By Rahel Jaeggi, Frederick Neuhouser, Frederick Neuhouser, Alan E. Smith
The Hegelian-Marxist notion of alienation fell out of style after the postmetaphysical rejection of humanism and essentialist perspectives of human nature. during this e-book Rahel Jaeggi attracts at the Hegelian philosophical culture, phenomenological analyses grounded in sleek conceptions of organization, and up to date paintings within the analytical culture to reconceive alienation because the absence of a significant dating to oneself and others, which manifests in emotions of helplessness and the despondent recognition of ossified social roles and expectations.
A revived method of alienation is helping severe social idea interact with phenomena similar to meaninglessness, isolation, and indifference. by means of severing alienation's hyperlink to a troublesome perception of human essence whereas maintaining its social-philosophical content material, Jaeggi offers assets for a renewed critique of social pathologies, a much-neglected difficulty in modern liberal political philosophy. Her paintings revisits the arguments of Rousseau, Hegel, Kierkegaard, and Heidegger, putting them in discussion with Thomas Nagel, Bernard Williams, and Charles Taylor.
Read or Download Alienation PDF
Similar social philosophy books
Why does service provider -- the potential to make offerings and to behave on the planet -- topic to us? Why is it significant that our intentions have results on the planet, that they mirror our experience of identification, that they include what we worth? What types of motivations can be found for political corporation and judgment in an age that lacks the keenness linked to the good emancipatory activities for civil rights and gender equality?
Maps the way forward for phenomenological concept, accounting for the way expertise expands our technique of experiencing the realm.
Tracing the slow evolution of revolutions because the American and French examples, Arendt predicts the altering dating among struggle and revolution and the an important position such combustive hobbies will play sooner or later of diplomacy.
The concept of judgment of right and wrong is still the most commonly used ethical thoughts and a cornerstone of normal ethical pondering. This ebook explores the place this frequent self belief in sense of right and wrong stems from, studying the background of moral sense as an ethical idea and its attribute ethical phenomenology. Jason Howard offers a finished reassessment of the functionality of moral sense in ethical lifestyles, detailing alongside the best way the manifold difficulties that come up once we think our moral sense is extra trustworthy than is admittedly warranted.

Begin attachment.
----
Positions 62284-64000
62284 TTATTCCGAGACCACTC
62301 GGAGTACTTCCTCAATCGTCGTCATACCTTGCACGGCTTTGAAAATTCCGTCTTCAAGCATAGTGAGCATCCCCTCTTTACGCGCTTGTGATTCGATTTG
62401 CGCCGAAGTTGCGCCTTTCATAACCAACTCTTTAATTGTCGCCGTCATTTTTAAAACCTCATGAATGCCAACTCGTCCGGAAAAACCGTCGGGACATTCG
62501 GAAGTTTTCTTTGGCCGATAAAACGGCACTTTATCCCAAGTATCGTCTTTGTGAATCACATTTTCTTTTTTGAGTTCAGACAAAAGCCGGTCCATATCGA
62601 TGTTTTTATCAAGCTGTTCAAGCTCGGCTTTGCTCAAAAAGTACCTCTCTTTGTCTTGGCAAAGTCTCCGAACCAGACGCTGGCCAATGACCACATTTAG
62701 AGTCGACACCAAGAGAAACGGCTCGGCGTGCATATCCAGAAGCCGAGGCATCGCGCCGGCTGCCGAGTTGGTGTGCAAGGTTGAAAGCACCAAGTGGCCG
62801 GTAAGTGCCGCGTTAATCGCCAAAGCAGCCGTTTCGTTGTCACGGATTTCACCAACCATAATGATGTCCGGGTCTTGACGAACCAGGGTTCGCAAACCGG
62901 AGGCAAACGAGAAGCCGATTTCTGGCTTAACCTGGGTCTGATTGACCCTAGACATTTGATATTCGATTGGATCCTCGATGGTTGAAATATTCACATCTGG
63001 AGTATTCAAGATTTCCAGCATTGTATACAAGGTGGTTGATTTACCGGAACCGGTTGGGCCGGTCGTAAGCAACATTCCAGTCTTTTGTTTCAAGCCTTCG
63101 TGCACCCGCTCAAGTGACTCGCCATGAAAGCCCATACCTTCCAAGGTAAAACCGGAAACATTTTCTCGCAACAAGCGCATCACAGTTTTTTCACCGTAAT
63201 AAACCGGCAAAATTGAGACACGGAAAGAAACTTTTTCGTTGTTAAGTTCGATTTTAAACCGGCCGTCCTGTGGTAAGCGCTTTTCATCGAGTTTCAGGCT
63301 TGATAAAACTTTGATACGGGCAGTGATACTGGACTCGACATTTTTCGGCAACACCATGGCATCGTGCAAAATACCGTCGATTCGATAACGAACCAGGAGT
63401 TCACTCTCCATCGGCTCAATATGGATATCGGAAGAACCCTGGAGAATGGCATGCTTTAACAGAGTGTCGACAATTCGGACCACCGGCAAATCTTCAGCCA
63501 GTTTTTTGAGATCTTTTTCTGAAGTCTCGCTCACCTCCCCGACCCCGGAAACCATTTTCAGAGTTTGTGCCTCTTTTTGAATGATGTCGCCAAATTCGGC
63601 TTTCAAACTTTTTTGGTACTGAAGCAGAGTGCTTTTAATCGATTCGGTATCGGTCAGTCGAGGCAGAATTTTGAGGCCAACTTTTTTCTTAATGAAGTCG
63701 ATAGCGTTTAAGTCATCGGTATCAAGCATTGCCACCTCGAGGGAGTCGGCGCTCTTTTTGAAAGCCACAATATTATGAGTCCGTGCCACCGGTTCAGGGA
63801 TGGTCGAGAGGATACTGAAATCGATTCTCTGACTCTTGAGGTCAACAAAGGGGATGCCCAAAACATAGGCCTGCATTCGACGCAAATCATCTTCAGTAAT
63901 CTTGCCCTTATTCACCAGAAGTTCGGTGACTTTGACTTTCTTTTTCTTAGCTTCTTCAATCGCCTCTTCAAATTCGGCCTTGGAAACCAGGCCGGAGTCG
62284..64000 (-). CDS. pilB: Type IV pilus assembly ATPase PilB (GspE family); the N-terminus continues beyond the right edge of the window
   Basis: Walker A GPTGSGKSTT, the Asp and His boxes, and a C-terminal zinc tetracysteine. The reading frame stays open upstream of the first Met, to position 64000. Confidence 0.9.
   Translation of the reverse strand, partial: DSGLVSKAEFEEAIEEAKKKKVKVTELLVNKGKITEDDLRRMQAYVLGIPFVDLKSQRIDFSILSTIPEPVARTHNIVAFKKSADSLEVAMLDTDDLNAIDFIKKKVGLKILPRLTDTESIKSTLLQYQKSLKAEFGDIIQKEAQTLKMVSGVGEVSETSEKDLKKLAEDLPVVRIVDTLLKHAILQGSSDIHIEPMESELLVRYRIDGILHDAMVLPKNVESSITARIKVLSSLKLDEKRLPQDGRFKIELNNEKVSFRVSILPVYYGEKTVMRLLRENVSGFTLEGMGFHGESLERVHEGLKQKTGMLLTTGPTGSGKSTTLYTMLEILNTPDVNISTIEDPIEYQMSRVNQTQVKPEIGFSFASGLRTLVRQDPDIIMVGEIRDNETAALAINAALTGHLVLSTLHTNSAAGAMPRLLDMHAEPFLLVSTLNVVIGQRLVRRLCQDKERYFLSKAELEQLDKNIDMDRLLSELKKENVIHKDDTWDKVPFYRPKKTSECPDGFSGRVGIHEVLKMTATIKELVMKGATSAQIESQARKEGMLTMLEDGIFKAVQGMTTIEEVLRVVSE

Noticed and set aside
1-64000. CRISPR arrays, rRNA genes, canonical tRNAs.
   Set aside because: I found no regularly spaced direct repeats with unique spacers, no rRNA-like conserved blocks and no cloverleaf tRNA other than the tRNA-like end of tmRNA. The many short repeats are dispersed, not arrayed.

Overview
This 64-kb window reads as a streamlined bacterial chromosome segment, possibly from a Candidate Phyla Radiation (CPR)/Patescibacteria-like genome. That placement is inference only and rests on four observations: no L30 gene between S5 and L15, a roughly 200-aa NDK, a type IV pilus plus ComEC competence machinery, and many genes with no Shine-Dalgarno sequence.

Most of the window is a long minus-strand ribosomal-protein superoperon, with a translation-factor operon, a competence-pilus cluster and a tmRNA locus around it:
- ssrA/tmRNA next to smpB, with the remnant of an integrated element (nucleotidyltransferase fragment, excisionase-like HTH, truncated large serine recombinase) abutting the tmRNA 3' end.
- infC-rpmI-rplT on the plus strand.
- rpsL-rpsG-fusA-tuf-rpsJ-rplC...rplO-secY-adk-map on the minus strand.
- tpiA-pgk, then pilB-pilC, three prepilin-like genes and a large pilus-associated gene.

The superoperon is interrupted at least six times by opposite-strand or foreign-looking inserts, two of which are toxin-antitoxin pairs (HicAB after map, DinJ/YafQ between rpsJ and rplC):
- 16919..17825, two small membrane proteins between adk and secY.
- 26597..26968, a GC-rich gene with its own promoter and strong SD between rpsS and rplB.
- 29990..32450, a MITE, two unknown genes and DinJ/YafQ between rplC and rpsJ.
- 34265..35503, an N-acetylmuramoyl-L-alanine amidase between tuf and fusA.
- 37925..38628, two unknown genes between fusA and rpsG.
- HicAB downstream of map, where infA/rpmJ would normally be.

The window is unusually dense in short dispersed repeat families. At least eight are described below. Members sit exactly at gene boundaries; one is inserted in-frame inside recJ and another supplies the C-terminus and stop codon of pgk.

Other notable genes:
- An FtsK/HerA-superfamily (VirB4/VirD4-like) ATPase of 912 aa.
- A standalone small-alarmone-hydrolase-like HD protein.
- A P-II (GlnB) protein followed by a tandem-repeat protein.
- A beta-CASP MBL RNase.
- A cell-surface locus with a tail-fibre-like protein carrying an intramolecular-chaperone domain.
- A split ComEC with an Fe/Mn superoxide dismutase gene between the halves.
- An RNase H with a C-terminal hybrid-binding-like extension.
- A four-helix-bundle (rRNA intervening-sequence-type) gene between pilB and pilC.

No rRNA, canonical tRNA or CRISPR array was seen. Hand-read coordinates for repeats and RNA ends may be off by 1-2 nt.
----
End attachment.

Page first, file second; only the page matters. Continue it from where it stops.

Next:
Extra info for Alienation
An alienated relation is a deﬁcient relation one has to oneself, to the world, and to others. Indifference, instrumentalization, reiﬁcation, absurdity, artiﬁciality, isolation, meaninglessness, impotence—all 6 THE RELATION OF RELATIONLESSNESS these ways of characterizing the relations in question are forms of this deﬁciency. A distinctive feature of the concept of alienation is that it refers not only to powerlessness and a lack of freedom but also to a characteristic impoverishment of the relation to self and world.
The mutual dependence of civilized humans, their unlimited needs produced by social contact, and their ﬁnding their orientation in others give rise at once, according to Rousseau, to domination and enslavement as well as to a loss of authenticity and (self-) alienation—to a condition, in other words, directly opposed to the autonomy and authenticity of the state of nature, conceived as a condition of self-sufﬁciency. There are two apparently opposed ideas that have made Rousseau’s thought inﬂuential as a theory of alienation: ﬁrst, the development of the modern ideal of authenticity as an undisturbed agreement with oneself and one’s own nature and, second, the idea of social freedom, as expressed in Rousseau’s formulation of the principal task of the Social Contract.
In other words, one does not identify with what one does. Instrumentalization, in turn, intensiﬁes into utter meaninglessness: When Marx says that under conditions of alienation life itself becomes a means (“life itself appears only as a means to life”)7—what should be an end takes on the character of a means—he is describing a completely meaningless event, or, as one could 14 THE RELATION OF RELATIONLESSNESS say, the structure of meaninglessness itself. Formulated differently, for Marx the inﬁnite regress of ends is meaninglessness.